Graduate Pre-practicum

This is a pre-practicum experience for students in graduate programs leading to certification. Placements are made in selected schools in the greater Boston area. Apply to the Office of Practicum Experiences and Teacher Induction during the semester preceding the placement by April 15 for fall placements and December 1 for spring placements. Students who are accepted into a program after the deadlines are requested to submit the application upon notification.


Graduate Inquiry Seminar II

The primary goal of this capstone seminar is to initiate teacher candidates into the practice of teacher research or collaborative inquiry for action. Collaborative Inquiry for Action is an ongoing, collaborative process of systematic and self-critical inquiry by educators about their own schools and classrooms in order to increase teachers' knowledge, improve students' learning, and contribute to social justice. This final project will be presented at a roundtable presentation at the end of the semester and also satisfies the M.Ed., MAT, MST Comprehensive Examination in Education.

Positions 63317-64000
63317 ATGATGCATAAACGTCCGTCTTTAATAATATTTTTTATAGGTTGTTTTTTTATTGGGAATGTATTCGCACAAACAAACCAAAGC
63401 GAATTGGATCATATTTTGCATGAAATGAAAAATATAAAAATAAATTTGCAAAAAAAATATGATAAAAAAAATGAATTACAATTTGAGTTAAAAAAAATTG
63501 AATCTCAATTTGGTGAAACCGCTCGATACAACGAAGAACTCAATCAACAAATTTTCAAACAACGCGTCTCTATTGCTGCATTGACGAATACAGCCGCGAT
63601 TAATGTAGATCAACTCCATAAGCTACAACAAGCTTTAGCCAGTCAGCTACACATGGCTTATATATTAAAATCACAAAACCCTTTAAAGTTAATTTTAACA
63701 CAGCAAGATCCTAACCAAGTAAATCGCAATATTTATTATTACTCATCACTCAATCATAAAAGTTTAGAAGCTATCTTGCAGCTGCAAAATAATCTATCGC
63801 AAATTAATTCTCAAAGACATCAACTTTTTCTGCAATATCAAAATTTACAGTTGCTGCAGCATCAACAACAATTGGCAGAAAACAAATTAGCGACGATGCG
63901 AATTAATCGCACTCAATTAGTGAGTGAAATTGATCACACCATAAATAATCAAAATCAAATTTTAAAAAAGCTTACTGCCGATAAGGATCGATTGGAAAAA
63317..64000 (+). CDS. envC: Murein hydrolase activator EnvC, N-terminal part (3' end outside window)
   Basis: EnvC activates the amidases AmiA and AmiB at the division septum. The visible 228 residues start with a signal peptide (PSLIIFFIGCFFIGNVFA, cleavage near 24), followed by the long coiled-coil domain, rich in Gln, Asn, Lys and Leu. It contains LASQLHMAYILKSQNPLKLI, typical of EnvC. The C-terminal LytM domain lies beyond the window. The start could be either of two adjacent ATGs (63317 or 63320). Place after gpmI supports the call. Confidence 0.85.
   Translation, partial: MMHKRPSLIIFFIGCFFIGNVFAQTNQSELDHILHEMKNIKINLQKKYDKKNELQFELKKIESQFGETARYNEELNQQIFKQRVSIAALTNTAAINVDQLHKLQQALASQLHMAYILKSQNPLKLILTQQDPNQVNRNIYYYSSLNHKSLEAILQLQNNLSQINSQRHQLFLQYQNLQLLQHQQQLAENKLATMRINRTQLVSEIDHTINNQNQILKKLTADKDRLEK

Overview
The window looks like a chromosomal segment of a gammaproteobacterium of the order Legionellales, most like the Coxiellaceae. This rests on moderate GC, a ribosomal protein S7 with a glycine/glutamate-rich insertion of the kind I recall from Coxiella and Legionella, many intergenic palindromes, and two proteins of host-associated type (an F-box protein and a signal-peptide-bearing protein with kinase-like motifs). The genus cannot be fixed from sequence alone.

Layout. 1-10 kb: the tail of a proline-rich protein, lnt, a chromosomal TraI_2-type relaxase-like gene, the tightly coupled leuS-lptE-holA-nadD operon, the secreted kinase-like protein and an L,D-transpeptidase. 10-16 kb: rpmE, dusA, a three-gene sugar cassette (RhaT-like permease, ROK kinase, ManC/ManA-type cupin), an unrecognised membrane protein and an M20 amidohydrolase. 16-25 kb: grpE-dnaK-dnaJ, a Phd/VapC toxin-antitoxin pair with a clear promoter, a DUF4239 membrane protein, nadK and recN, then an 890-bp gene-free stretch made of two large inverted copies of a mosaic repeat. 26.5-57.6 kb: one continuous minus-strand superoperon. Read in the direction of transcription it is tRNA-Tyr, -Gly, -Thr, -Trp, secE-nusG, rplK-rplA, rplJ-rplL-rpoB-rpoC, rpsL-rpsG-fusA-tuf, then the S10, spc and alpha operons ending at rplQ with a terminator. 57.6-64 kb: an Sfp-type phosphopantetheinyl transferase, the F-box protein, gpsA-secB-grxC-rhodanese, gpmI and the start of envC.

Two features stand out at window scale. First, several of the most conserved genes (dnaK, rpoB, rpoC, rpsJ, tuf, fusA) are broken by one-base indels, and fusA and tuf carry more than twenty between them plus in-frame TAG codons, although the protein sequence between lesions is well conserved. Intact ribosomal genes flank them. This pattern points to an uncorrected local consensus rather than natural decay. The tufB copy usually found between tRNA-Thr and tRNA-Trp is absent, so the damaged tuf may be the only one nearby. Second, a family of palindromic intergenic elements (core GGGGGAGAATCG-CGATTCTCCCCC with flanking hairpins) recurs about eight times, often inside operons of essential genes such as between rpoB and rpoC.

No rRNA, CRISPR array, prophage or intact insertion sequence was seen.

Graduate Full Practicum / Initial License

A semester-long, full-time, five day a week practicum experience for graduate students in early childhood, elementary and secondary education. The course is designed to meet the Massachusetts Department of Elementary and Secondary Educations requirements for endorsement from Boston College. Students will be guided by a qualified school-based mentor (Supervising Practitioner) and a university-based mentor (Program Supervisor). In addition to registering for the course, students must complete the online application ( during the semester preceding the placement by April 15 for fall placements and December 1 for spring placements. Contact the Office of Field Placement and Partnership Outreach at for more information. Department permission required after August/December 15.